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Scientific Temperance Federation Publication

Scientific Temperance Federation

In the late 19th and early 20th centuries, the United States was in the midst of a social movement aimed at eliminating alcohol consumption. One of the major forces behind this movement was the Scientific Temperance Federation (STF), an organization that advocated for scientific research to prove the harmful effects of alcohol and promoted education to discourage its use.

Prohibition Party Poster from 1893

Prohibition Party

The Prohibition Party was founded in 1869 in the United States with the aim of advocating for the prohibition of the sale, manufacture, and distribution of alcoholic beverages. The party has a long and storied history, with peaks and valleys of popularity throughout its existence.

American Tract Society Publications

The American Tract Society (ATS)

The American Tract Society (ATS) was a non-denominational organization founded in 1825 with the purpose of publishing and distributing Christian literature. The organization was established in New York City by a group of Protestant ministers who wanted to promote evangelical Christianity and spread religious literature to a wider audience. The ATS published a variety of literature, including tracts, pamphlets, and books, on a range of religious and moral topics.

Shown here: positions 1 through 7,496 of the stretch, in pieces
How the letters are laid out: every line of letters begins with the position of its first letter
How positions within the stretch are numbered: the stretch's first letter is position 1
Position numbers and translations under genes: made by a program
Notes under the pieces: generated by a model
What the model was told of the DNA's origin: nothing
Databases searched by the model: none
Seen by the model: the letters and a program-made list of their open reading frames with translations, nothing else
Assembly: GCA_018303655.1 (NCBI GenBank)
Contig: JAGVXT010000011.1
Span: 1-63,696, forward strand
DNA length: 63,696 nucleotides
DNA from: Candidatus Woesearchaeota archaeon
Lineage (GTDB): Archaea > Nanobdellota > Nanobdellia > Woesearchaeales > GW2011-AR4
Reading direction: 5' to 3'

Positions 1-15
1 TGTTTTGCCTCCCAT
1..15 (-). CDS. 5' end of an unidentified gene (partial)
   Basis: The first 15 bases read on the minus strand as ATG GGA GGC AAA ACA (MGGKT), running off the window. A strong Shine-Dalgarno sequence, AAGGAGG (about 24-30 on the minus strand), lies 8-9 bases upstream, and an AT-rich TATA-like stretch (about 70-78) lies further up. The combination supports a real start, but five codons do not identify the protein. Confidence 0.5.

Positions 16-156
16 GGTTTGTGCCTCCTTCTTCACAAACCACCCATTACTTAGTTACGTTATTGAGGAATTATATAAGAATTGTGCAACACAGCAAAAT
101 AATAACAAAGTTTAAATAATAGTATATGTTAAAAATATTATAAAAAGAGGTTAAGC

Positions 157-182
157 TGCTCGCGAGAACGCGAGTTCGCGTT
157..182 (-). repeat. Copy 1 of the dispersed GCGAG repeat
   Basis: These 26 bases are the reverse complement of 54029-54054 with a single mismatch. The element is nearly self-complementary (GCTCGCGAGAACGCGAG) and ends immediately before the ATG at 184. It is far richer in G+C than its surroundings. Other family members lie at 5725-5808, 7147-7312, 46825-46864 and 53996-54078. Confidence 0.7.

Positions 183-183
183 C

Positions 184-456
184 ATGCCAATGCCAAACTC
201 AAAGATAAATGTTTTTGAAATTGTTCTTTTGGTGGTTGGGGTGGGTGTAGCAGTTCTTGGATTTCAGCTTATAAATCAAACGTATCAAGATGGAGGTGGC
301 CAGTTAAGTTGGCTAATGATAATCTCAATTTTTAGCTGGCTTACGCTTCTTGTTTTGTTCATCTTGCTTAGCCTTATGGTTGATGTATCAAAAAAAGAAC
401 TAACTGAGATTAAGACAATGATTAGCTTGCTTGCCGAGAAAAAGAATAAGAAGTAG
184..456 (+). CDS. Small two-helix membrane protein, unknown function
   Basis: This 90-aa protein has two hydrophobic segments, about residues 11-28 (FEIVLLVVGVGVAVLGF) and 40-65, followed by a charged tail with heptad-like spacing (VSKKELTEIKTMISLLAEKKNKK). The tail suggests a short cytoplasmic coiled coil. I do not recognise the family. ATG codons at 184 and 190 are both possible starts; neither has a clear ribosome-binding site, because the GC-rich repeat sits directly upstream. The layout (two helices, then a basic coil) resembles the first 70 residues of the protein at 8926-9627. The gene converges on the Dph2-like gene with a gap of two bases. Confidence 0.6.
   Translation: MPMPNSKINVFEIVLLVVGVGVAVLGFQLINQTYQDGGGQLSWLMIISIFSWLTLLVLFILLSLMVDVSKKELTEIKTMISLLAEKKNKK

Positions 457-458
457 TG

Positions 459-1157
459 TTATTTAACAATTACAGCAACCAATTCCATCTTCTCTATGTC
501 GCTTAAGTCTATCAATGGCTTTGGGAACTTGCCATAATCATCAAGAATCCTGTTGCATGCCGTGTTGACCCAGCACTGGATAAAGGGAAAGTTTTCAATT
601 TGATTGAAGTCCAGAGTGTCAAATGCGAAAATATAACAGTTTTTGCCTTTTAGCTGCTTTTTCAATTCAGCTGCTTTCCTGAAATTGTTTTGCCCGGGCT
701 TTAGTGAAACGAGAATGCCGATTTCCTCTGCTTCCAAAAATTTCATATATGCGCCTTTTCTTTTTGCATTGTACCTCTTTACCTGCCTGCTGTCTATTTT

For decades, Westerville was the home of The Anti-Saloon League — the nation’s most powerful and effective prohibition organization.

The Anti-Saloon League (ASL)

The Anti-Saloon League (ASL) was one of the most influential and successful social reform movements in American history. The organization, which was formed in 1893, sought to ban the sale and consumption of alcohol in the United States. It achieved its goal with the passage of the 18th Amendment to the Constitution in 1919, which prohibited the manufacture, sale, and transportation of alcoholic beverages.

Newspaper declares Prohibition ended

21st Amendment

The 21st Amendment to the United States Constitution is a crucial piece of legislation that has had a significant impact on American history. Ratified on December 5, 1933, the 21st Amendment effectively repealed the 18th Amendment, which had prohibited the manufacture, sale, and transportation of alcohol in the United States.

prohibition cartoon by Granger

18th Amendment

The 18th Amendment to the United States Constitution, ratified on January 16, 1919, prohibited the manufacture, sale, and transportation of intoxicating liquors within the United States. This amendment was the culmination of a long-standing temperance movement in America, which sought to eliminate the harmful effects of alcohol on society.

Prohibition protest

The Webb-Kenyon Act

The Cullen-Harrison Act, also known as the Beer-Wine Revenue Act, was a significant piece of legislation in the history of the United States. Signed into law by President Franklin D. Roosevelt on March 22, 1933, the act legalized the sale and consumption of beer and wine with an alcohol content of 3.2% or less.

Last Call before Prohibition began

The Volstead Act

The Volstead Act, also known as the National Prohibition Act, was a law passed by the United States Congress on October 28, 1919. This act provided for the enforcement of the 18th Amendment. The act was named after Congressman Andrew Volstead of Minnesota, who chaired the committee that drafted the legislation.

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